Recovery Official: Reporting Errors ‘Not Unequivocally Bad’

By Gorman Gorman

Nov 19, 2009 12:34pm

ABC News' Elizabeth Gorman reports:

After conceding the fact that the $18 million government Web site tracking stimulus funds doesn't accurately track U.S. jobs data, the chairman of the Obama administration's Recovery Board told Congress today that he wasn't surprised by the mistakes found on the Web site listing non-existent congressional districts.

He said the experience should serve as a lesson that will help enhance transparency.

"In a way they are not unequivocally bad. In reality this data should serve in the long run as evidence of what transparency can achieve. In the past, this data would have been scrubbed from top to bottom before it's released, and the agencies would never have released the information until it was near perfect," Earl Devaney, the chairman of the Recovery Accountability and Transparency Board, said in testimony before the House Oversight and Government Reform Committee.

He said that the inaccuracies on Recovery.gov were caused in part by recipients of stimulus money who put decimal places in wrong places — sometimes confusing a $10 million contract for a $10 billion contract. He said recipients also used the wrong data entry fields to report how many jobs were created or saved, instead entering the dollar amount they were awarded.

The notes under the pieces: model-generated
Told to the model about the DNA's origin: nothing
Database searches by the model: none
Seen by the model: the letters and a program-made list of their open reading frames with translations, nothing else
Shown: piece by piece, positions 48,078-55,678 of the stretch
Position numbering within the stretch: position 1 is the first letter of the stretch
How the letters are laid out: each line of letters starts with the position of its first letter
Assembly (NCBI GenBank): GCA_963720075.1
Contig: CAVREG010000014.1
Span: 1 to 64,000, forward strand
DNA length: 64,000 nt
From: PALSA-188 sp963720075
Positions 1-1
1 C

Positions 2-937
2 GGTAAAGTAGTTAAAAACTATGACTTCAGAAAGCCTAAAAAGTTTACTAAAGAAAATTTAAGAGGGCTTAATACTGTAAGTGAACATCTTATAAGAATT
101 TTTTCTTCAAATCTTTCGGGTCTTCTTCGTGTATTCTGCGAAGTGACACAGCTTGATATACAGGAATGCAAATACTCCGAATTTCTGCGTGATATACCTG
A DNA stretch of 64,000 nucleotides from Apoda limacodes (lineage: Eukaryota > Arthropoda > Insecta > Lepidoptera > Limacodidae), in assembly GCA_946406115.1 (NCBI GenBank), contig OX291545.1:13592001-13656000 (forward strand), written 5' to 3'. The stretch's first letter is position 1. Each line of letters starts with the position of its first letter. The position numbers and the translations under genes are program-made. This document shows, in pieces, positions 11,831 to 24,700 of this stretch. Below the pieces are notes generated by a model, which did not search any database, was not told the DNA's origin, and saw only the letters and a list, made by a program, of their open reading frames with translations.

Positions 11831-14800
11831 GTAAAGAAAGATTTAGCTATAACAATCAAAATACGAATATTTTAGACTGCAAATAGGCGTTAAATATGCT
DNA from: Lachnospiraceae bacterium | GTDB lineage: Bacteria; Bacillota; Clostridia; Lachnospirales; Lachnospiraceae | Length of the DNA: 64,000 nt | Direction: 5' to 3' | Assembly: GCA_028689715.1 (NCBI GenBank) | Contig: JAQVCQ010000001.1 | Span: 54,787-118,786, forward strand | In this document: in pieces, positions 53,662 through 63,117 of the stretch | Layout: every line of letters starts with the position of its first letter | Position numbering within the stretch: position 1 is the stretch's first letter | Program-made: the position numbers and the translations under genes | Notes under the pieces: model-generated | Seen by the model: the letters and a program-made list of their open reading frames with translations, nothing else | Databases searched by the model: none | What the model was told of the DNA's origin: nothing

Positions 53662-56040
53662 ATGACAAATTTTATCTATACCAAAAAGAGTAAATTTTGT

"Even more notorious were significant errors relating to congressional districts," he said.

Recipients names who chose not to comply with reporting standards will be placed permanently on Recovery.gov, according to Devaney.

"What we're all seeing at least at this first report period is not particularly pretty. This raw form, unsanitized data may cause embarrassment for some agencies and recipients, but my expectation is that any embarrassment suffered will encourage self-correcting behavior and lead to better reporting in the future," Devaney said.

Devaney suggested amending the Recovery Act to include penalties on persons who don't comply with government reporting standards.

"Even if criminal penalties aren't practical, the fact that some would willfully not file is distressing and must be addressed," Devaney said.

"Agencies at a minimum will need to decide what actions they're willing to take to ensure that transparency and accountability aims of the Recovery Act aren't disregarded," he said.

Devaney recommended agencies refuse additional funding or demand unused stimulus funds be returned for noncompliance.

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